I like the moods displayed on "Orphan Ritophe". They’re a bit on the dark side without coming across as morbid, dreary, depressing or apocalyptic. The percussion programming is great, even if the mix hasn’t been perfected yet. The track "Ganymede" conveys a lot of motion; perhaps a hunt, or flying over some exotic terrain in a helicopter while riders on horseback below chase their quarry. The title track which follows utilizes electric guitar to build atmosphere, and morphs into almost a koto-like sound to give an oriental flavor. When the soaring lead kicks in, you just get goosebumps. Koot’s tempered use of strings also seems to be an indication that he has a movie in his mind when he composed these tracks. "The Great White Open" uses a haunting vocal loop to set its mood then morphs into a jazzy horn thing followed by a sparse guitar melody, all underscored by driving percussion. For the most part, the tracks are episodic; something you will find in most film scores, but there is also a cohesivness and consistency on this album that you won’t find in a lot of film scores owing to the nature of the variety of scenes that must be composed for.

Without a doubt, this is one of the most impressive new releases I have heard in a long time. I’m an electronic musician, but I doubt I could come up with anything this good even of I threw another 10k into studio gear and devoted 90% of my time to making music. "Orphan Ritophe" is really "The Bomb" and the only improvement that might be able to be made on it is in the production department. Some elements didn’t sound as bright or defined as I would have liked. But hey, this guy is only 26 years old, and this effort is head and shoulders above most of the stuff I get to review. There is a depth and maturity here that takes many musician/composers a decade or more to reach. Mark my words, if Mr. Koot gets the right breaks, you’re going to hear his music on some game, or as the soundtrack to some movie in the not too distant future. In the meantime, I’d recommend this album as a STRONG BUY, because it’s that damn good.
Artist: Delicate Noise (@)
Title: Filmezza
Format: CD
Label: LENS Records (@)
Distributor: LENS Records
Rated: *****
I like electronic music, a lot of different types of electronic music. If I didn’t I wouldn’t be doing music reviews here. In fact, I’m much more open-minded with electronic music than guitar-driven music, as I’ve loved the stuff ever since I heard the first moog many years ago. The only kinds of electronic music I don’t particularly care for are when the music is nothing but non-stop brutal noise, or is so twee, new-agey or saccharin that it makes me cringe. That being said, Delicate Noise’s "Filmezza" certainly doesn’t fall into the former category, but more than flirts with the latter. And that’s not a good thing in my book.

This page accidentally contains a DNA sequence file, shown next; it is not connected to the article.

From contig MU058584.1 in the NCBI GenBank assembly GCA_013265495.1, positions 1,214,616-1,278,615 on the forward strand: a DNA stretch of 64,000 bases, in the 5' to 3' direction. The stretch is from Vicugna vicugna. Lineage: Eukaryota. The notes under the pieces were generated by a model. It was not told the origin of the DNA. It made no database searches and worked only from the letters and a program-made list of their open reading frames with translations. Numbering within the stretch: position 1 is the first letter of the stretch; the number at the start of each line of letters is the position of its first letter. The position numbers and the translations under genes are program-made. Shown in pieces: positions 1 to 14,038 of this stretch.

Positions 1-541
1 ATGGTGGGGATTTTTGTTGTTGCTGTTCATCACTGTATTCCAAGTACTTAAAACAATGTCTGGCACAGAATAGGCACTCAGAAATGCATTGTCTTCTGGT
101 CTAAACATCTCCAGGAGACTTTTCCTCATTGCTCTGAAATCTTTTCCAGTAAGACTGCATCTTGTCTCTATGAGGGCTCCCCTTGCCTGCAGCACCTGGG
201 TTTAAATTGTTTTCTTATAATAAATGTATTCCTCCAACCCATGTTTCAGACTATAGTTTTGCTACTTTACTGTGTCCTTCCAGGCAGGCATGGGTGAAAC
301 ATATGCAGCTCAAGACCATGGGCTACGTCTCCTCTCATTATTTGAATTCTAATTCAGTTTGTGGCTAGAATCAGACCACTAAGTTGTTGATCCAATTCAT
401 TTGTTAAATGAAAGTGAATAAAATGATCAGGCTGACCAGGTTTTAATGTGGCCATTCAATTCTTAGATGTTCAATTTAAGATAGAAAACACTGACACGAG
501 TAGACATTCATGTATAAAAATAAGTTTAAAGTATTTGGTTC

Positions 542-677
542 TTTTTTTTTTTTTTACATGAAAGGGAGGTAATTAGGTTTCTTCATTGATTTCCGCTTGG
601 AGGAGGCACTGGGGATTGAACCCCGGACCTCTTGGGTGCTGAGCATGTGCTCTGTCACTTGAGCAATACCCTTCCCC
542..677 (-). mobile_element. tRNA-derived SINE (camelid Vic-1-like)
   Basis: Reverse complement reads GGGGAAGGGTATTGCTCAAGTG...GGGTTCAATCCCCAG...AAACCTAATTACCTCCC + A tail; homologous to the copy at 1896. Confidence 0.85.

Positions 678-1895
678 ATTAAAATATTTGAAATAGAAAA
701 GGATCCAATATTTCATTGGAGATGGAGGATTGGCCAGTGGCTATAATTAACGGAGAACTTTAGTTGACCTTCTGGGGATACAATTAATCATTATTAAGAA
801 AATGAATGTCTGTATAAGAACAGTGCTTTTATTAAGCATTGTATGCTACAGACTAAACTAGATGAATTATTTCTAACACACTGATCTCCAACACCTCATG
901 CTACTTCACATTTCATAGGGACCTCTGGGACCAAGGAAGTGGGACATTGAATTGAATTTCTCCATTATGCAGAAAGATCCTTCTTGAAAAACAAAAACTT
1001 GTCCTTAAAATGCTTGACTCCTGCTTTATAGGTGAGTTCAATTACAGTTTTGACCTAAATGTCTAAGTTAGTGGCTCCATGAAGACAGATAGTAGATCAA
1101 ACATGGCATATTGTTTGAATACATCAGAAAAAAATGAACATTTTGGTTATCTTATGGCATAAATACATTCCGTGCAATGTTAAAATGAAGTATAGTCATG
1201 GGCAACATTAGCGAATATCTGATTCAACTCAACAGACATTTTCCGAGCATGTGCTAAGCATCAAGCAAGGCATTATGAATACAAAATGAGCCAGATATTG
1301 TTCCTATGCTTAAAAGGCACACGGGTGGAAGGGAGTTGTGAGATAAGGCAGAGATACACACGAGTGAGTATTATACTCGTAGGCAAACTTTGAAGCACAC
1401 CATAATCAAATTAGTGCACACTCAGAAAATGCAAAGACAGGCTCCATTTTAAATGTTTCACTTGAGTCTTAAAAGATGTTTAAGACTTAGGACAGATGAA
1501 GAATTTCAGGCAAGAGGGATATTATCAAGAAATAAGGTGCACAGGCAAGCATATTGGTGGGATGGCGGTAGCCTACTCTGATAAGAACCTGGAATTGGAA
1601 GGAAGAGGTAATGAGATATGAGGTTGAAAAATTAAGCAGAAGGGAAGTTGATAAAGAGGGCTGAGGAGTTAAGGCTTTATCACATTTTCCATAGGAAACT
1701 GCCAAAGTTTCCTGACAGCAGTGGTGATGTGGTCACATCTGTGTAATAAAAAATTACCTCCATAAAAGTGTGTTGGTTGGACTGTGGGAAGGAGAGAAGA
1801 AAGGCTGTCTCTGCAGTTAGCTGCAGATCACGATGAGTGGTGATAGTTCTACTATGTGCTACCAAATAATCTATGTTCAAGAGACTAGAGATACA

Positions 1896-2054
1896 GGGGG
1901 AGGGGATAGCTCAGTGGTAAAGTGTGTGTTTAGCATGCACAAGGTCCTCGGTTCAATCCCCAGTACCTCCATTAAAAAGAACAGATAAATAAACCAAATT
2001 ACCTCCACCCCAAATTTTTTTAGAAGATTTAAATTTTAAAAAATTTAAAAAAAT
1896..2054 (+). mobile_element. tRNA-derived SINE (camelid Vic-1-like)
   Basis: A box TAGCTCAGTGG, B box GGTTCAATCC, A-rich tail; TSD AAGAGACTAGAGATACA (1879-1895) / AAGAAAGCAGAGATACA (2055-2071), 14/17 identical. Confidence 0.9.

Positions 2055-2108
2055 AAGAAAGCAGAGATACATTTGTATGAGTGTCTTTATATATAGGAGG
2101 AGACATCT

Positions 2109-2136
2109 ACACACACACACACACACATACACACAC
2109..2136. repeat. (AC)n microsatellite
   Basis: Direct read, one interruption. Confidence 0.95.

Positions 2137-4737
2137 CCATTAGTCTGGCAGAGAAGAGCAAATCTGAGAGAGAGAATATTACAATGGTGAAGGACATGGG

First though, let me say something positive here. I really like the psychedelic artwork on the CD’s double-fold digipack. If I saw this in a store, I might be tempted to pick it up, even though I knew nothing about the music. (Such is the power of packaging.) Unfortunately, the "Cant judge a book by its cover" adage is apropos here, and I should have known by the mention of a strong Boards of Canada influence mentioned on the one-sheet that accompanied the CD that I’d have reservations for what I was about to hear. I’m no Boards of Canada fan. The only CD I ever bought by them I sold after one listen. I think they’re twee synth noodlers, neo-New Age, and just not very good in general. I’m sure many will disagree with me on that account (they sell a lot of albums so they must have plenty of fans) but that’s my opinion, and I’m entitled to it.

With that in mind, I gave the CD a listen and my fears were confirmed. But before I get critical, I think it’s necessary to go back to Delicate Noise’s initial 2006 release, "Diversion" for some background on Mark Andrushko, who is Delicate Noise. Andrushko’s debut album is a darker, more experimental, original and interesting trip than "Filmezza". Although some of the tracks show an artist who has yet to reach his full potential, there is enough good meat on "Diversion" to warrant repeat plays. Although not a strong singer, Mark adds his vocals to some of the tracks giving them more flavor and character. Mostly he stays within his bounds, I think that if he pursued that direction, he’d be a lot better off. It worked for Brian Eno on "Another Green World", and Eno doesn’t have a dynamic voice. But even when the tracks on "Diversion" were purely instrumental, they were engaging and exhibited a fine creative use of synthwork.

This Board of Canada direction taken on "Filmezza" is a big step backwards in my opinion. First, it’s already been done. Second, the one thing that really bugs me about the Boards aside from the twee new agey synths is their use of sampled children’s voices. Here, Andrushko goes overboard and I often got the feeling of being dosed with hallucinogens on an elementary school playground at recess time. Call me a juvenile misanthrope, but I’m a firm believer of the adage, "Children should be seen and not heard", especially when it comes to electronic music. And you just can’t escape the kids on this CD. They’re nearly everywhere!

I should mention that the CD was mixed by Steven Seibold of Hate Dept. (how’s that for irony) and I have no qualms with the mix. I’m sure Seibold did the best he could with the material. Delicate Noise impersonates BOC to a veritable tee, so if you LOVE the Boards, you can rate this CD 4 ½ stars. But I’m sticking with my rating because I don’t think we need anymore Canadian Boards. I’d be interested to see Delicate Noise’s next move; if Andrushko switches gears and takes what he hinted at on "Diversion" to the next level, it could be awesome.